Eemeli Yalaho has signed his National Letter of Intent to play for the Texas Tech basketball program next season, head coach Grant McCasland announced on Tuesday. A 6-foot-8 forward from Finland, Yalaho spent last year at Western Reserve Academy in Ohio for his senior season of high school.
"We are really excited to add Eemeli to our signing class," McCasland said. "He is extremely skilled and has an intelligent feel for the game. We can't wait to get him here to Lubbock this summer."
Yalaho is coming off a season at Western Reserve Academy (Hudson, Ohio) where he averaged 15.2 points, 7.6 rebounds and 3.5 assists per game. He scored a season-high 28 points in a game against Spire National where he also had 12 rebounds. He scored in double figures in 17 games and over 20 in six throughout the 23-game season. He had five double-doubles and had a career-best 14 rebounds in a win over Dohn Prep where he also had eight points and five assists. He finished the season shooting 42.9 percent on 3-pointers and made at least two 3-pointers in 15 games.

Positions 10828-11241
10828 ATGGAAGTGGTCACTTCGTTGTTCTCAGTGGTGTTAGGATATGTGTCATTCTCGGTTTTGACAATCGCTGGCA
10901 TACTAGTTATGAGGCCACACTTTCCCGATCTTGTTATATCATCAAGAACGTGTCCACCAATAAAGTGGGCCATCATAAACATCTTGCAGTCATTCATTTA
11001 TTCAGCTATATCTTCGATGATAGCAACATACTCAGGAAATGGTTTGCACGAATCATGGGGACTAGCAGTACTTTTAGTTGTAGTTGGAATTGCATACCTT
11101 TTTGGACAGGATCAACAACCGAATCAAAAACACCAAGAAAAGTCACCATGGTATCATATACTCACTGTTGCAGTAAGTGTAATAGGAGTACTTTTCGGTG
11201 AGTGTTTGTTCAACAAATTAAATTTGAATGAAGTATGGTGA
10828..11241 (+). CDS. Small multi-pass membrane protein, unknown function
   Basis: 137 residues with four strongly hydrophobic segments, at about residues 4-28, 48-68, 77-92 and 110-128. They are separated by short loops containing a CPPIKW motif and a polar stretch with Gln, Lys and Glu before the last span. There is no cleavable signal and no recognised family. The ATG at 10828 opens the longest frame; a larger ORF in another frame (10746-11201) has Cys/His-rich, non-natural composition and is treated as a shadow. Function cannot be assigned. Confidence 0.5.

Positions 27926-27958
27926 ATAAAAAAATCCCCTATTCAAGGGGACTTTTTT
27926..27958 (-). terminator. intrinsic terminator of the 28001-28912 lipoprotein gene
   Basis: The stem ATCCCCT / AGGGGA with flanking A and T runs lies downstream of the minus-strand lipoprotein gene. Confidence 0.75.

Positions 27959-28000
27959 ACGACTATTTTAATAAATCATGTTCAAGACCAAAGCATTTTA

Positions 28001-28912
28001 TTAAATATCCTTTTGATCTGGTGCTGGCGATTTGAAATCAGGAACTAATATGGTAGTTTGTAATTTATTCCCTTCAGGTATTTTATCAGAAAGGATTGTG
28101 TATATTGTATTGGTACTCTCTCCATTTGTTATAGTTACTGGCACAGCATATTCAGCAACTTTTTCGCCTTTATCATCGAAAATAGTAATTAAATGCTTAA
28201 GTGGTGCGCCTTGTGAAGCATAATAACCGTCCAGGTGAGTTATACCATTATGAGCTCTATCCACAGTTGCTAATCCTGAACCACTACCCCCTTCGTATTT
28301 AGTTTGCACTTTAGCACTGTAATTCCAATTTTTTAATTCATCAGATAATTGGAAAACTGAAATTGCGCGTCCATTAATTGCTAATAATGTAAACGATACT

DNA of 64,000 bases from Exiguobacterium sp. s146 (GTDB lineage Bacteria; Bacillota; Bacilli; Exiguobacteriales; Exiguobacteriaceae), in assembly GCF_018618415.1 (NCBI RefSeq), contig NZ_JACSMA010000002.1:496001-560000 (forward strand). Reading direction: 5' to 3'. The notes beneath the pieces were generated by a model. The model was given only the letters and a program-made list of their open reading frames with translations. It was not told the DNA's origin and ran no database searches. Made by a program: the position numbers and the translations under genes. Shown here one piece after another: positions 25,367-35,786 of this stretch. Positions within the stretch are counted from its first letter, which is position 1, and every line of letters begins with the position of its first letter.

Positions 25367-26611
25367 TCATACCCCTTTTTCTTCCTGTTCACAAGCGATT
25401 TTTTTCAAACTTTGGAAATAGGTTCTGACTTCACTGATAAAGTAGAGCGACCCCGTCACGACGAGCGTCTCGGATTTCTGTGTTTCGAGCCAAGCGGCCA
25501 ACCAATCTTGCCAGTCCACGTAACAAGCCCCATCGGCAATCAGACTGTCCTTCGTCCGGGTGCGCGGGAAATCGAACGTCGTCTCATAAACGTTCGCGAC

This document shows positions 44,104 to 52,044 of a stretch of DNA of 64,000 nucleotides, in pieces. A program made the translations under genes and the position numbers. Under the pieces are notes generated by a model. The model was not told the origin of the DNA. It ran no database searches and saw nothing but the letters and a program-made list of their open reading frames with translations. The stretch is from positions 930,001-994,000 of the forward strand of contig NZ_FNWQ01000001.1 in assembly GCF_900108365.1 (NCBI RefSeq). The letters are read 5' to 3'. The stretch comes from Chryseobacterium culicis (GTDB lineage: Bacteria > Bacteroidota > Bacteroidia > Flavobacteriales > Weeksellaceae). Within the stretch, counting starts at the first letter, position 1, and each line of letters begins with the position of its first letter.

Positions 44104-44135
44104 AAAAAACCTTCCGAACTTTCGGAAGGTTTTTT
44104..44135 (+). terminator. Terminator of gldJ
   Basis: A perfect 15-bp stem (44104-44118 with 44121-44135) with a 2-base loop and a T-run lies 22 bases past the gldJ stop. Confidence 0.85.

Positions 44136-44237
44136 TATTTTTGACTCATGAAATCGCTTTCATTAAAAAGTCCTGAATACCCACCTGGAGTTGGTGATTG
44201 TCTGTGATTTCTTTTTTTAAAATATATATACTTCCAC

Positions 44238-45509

A Jyväskylä, Finland native, Yalaho played for the Finish U18 National Team where he helped it win the bronze at the FIBA U18 Division B. He averaged 10.2 points, 5.4 rebounds and 2.0 assists per game, including going for 12 points against Denmark and 10 points in a win over Iceland.
Yalaho chose Texas Tech over other offers that include his final three of Providence and Nebraska.
He is the fourth signee for McCasland following Warren Washington, Chance McMillian and Darrion Williams. The first three signees were transfers who all played for NCAA Tournament teams last season. McMillian transfers in from Grand Canyon where he averaged 10.2 points per game last season, while Williams earned Mountain West Freshman of the Year playing at Nevada where he averaged 7.7 points, 7.3 rebounds, 2.7 assists, and 1.4 steals per game. Washington signed with Tech having one more year of eligibility after playing last season at Arizona State where he averaged 9.2 points, 6.9 rebounds and 1.8 blocks per game.
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